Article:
Cognitive training may indicate evidence of training effect but does not show transfer to working memory, cognitive flexibility, or fluid intelligence in college students

Elliot Nauert

Abstract


Recently, there has been an increased interest in cognitive training due to claims of widespread and transferable benefits of online brain training games. At the frontline of these training programs is Lumosity.com, a commercially available product with 50 million subscribers. A growing body of literature supports the idea that working memory and cognitive flexibility, two skills on which LumosityTM training can be focused, are linked with fluid intelligence and academic success. The literature is less consistent, however, on whether or not lasting improvements in cognition can be made through training these skills. Our study compared the effectiveness of cognitively challenging tasks, including LumosityTM’s program, in building transferable skills that contribute to improvements in fluid intelligence. We recruited approximately 100 student participants aged 18-24, randomly sorted into 1 of 5 groups: No Contact Control, Alternate Task Control (Sudoku puzzles), Crystallized Intelligence Control (Trivia), Flexibility-Focused LumosityTM, and Memory-Focused LumosityTM. Participants completed “workouts” for cognitive improvement 3-5 times per week for 20 minutes, as recommended by LumosityTM’s website. Pre- and post-test measures of flexibility, memory and fluid intelligence were compared after six weeks of training. Our results showed improvements in measures of memory, flexibility, and fluid intelligence, but no significantly greater improvement for any particular training group. In addition, our correlational examinations of flexibility and memory versus fluid intelligence did not indicate significant improvements, contrary to results obtained by Jaeggi et al. (2008)1. Our data suggests that adding brain training programs to college classrooms would likely not be an effective pedagogical tool to increase cognitive skills. This finding agrees well with the most current research on cognitive training programs as well as the emerging expert consensus recently illustrated by an open letter from the Stanford Center for Longevity, and charges of misleading advertised brought against LumosityTM by the Federal Trade Comission2,3.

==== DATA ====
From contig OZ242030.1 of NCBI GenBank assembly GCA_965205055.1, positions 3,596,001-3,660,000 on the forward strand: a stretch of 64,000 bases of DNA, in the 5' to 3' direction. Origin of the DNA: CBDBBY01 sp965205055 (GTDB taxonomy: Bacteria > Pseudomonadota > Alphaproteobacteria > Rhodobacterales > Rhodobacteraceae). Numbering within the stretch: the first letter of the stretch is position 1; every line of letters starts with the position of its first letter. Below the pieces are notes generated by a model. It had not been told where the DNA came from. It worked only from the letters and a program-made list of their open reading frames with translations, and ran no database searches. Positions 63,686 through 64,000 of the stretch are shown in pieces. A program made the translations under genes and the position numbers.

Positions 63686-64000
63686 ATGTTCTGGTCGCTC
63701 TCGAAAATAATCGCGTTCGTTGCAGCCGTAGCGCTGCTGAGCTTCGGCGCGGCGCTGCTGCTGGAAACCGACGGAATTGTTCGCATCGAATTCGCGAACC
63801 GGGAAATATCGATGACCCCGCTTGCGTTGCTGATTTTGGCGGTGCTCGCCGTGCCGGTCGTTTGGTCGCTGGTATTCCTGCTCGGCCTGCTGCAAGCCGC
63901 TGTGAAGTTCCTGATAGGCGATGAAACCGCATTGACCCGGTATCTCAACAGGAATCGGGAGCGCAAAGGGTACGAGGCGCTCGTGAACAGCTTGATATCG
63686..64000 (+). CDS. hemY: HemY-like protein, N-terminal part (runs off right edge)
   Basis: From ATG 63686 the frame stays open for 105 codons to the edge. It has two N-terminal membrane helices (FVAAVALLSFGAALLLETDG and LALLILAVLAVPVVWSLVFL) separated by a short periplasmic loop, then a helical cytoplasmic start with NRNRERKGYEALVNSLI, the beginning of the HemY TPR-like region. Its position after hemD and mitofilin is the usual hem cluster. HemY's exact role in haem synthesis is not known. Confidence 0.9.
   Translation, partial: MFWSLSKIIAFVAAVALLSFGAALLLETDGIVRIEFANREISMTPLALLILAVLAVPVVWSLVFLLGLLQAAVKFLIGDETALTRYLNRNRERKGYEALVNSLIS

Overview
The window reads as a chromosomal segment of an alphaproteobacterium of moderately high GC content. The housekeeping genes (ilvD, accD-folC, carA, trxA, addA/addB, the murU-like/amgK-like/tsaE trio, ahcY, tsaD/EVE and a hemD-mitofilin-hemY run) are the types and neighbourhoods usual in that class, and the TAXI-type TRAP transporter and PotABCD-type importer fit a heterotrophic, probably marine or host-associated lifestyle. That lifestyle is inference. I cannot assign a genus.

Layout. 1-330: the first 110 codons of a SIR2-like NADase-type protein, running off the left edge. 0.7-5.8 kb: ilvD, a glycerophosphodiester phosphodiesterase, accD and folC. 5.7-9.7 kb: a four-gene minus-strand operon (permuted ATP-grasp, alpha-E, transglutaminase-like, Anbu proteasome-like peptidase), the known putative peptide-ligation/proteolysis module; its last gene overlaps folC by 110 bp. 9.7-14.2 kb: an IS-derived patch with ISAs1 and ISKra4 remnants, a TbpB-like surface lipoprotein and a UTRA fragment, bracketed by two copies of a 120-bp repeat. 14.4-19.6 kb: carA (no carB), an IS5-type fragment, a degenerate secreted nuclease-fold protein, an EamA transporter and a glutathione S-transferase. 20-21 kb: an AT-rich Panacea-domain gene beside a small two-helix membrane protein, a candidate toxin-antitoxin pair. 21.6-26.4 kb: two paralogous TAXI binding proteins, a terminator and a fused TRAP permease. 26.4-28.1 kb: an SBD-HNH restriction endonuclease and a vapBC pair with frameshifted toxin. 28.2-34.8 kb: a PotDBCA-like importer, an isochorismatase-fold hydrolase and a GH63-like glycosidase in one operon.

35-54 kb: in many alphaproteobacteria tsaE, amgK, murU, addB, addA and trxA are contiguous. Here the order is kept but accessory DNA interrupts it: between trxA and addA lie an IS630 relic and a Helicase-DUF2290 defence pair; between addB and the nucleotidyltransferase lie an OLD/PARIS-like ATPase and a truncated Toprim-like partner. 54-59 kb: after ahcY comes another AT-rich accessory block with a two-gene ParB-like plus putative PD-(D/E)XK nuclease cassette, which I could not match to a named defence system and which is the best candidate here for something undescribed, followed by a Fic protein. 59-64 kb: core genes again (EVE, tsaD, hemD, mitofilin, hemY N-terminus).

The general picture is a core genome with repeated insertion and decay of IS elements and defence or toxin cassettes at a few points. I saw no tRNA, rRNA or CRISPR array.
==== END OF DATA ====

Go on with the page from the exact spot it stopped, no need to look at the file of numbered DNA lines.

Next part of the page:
Keywords


cognitive training; brain training; cognitive flexibility; working memory; fluid intelligence

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